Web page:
Words & Photography by Dev Place
In a ‘cancel culture’, it’s easy to find acts falling victim to mass distaste for no real reason. We’re not talking about abandoning a band because they’re involved in malicious behaviour, but rather, the kind of musicians who attract negative online attention, simply for not being to some tastes. Twitter politics, niche sub-cultures and endless diversities within music make it more common than ever for artists to be disliked on a mass level.
When Hobo Johnson’s Tiny Desk audition of ‘Peach Scone’ went viral, it kicked up a fuss with it. Half the comments section applauded frontman Frank Lopes Jr. for his infectious, charismatic performance and the other, condemned him for being irritating or cliché.
Watch the Tiny Desk Concert here:
Lopes started the Hobo Johnson project as a homeless nineteen-year-old, producing his material from his car. It was a small growth until ‘Peach Scone‘ hit 10 million views; a group of young lads howling in a backyard surrounded by what looks like a dismantled gazebo and boards of spray-painted plastic. It sounds like a caricature of DIY music culture, and to a degree, it is. Yet, it was nostalgic and contagiously alluring.
This group of young men were encapsulating the resurgence of that guy-next-door, loser-kid-becomes-cool vibe that was so popular in the early 2010s. It was Watsky meets The Front Bottoms. It was infectious, and soon Hobo Johnson was one of the most hyped-up acts on social media. They met in the middle of the bridge between rap and pop punk culture. A bizarre mix, that was somehow immensely greeted by thousands, which of course, meant it was bitterly disregarded by others. Now, Frank Lopes is touring with his bandmates, ‘The Lovemakers’ and on the list of dates is London’s beautiful theatre venue, KOKO.
Sure, the night is as you’d expect, full of oddities and playfulness. Opening is Californian-based Oliver Tree. Just a quick google may give an idea of how bizarre Oliver Tree as a musical talent is. He’s a professional scooter rider, first started in a rap group called Mindfuck, supported Skrillex and Nero before the age of 17, has dabbled with comedy acting, and has a track approved by Radiohead’s Thom Yorke. And that’s just in the first couple paragraphs of his Wikipedia. Needless to say, the whole performance is nuts, and completely fits in with the evening. Tree soars on to stage, hunched over a scooter, and gradually undresses out of his baggy jeans into a ski jogger two-piece, a bucket hat and goggles as he storms through a set of impish electro-pop. It’s a performance alright.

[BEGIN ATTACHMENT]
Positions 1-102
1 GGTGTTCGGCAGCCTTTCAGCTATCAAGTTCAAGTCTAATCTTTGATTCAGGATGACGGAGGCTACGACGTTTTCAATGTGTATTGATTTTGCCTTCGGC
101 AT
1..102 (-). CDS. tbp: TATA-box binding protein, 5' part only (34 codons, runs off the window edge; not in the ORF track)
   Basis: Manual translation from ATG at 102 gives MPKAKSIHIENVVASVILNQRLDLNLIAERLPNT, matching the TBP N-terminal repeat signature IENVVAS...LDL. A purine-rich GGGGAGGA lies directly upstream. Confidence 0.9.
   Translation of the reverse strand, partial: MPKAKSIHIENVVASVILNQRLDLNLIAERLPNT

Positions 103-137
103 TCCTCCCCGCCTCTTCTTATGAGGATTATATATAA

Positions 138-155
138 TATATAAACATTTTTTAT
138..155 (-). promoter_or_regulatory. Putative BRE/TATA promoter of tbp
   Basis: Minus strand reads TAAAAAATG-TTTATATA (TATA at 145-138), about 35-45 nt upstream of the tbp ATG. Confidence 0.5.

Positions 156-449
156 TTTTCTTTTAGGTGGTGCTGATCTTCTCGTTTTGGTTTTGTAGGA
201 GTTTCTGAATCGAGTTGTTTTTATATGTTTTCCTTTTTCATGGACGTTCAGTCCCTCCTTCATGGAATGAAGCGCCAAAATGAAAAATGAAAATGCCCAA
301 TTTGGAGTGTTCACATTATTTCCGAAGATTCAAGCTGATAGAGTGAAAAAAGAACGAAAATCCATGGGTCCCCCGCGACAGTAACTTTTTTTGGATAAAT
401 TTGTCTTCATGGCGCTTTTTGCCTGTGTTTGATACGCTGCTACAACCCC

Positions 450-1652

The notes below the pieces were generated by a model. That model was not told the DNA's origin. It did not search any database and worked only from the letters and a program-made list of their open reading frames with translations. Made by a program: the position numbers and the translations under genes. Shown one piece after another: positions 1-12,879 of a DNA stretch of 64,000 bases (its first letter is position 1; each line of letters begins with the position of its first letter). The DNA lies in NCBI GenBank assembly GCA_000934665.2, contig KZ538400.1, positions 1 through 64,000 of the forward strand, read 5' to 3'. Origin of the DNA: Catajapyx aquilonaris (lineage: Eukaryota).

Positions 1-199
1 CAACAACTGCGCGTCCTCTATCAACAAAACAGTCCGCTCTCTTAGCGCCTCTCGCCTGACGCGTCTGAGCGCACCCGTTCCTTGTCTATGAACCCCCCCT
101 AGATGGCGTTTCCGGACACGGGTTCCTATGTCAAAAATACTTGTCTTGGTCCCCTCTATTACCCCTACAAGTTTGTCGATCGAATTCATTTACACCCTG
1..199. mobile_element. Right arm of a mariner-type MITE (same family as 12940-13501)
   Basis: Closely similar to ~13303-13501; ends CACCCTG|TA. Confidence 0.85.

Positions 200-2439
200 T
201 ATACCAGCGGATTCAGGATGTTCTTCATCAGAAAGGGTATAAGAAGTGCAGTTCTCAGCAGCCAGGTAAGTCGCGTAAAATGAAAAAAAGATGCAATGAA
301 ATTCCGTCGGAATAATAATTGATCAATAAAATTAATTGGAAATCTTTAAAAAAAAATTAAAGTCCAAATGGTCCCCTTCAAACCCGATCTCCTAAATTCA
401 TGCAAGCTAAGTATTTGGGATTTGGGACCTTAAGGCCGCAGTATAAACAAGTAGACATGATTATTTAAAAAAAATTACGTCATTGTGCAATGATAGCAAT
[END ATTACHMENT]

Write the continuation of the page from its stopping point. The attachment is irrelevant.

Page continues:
Hobo Johnson and The Lovemakers grace the stage with their boyish charm, slumping over their instruments and giggling as if they’re on the back row in a classroom. On several instances throughout the evening, Lopes looks bewildered as the crowd out-sing him for tracks like ‘Romeo and Juliet’, and ‘Father’. There’s a sense of relief, perhaps, that this evening proves Hobo Johnson and The Lovemakers are no one-trick-pony, nor a one-hit-wonder.
The set is full of the crowd interaction you’d hope from this enigmatic character, the stage production is entirely understated, and it feels as though Hobo Johnson decided to throw a party, and everyone was invited. They play around with covers of Kelly Clarkson’s ‘Since U Been Gone’ and Alicia Keys’ ‘If I Ain’t Got You‘. It’s hard to resist getting in the spirit of the night; people are crammed onto the balconies, howling along with the jokes, singing the crowd-vocals of ‘Peach Scone’ and ‘Sex In The City’.
This venue is a far cry from the hand-held videos filmed sat on front porches or friends’ living rooms. Yet, there is still genuine artist identity here, and Hobo Johnson’s growth has not for one second tainted the brand this music represents. People can hate on music just because it’s dressed in goofy mannerisms and oversized clothing. Or, they can realise that acts like Hobo Johnson are exciting. They represent the resurrection of what the best communities within music were all about. Relatability, unity, solidarity, fun, hard-work. It’s written all over the crowd in this theatre- these kids are stoked about every word that comes out of Lopes’ mouth. Some may call Hobo Johnson’s brand cliché, cringeworthy or cheap. But they’re missing the entire point. Hobo Johnson is rich in the best qualities in music of all, and that’s something to be celebrated.
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